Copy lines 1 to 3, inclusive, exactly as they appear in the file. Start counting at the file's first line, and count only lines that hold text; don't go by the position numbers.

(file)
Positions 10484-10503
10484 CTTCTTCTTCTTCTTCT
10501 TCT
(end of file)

Positions 10484-10503
10484 CTTCTTCTTCTTCTTCT
10501 TCT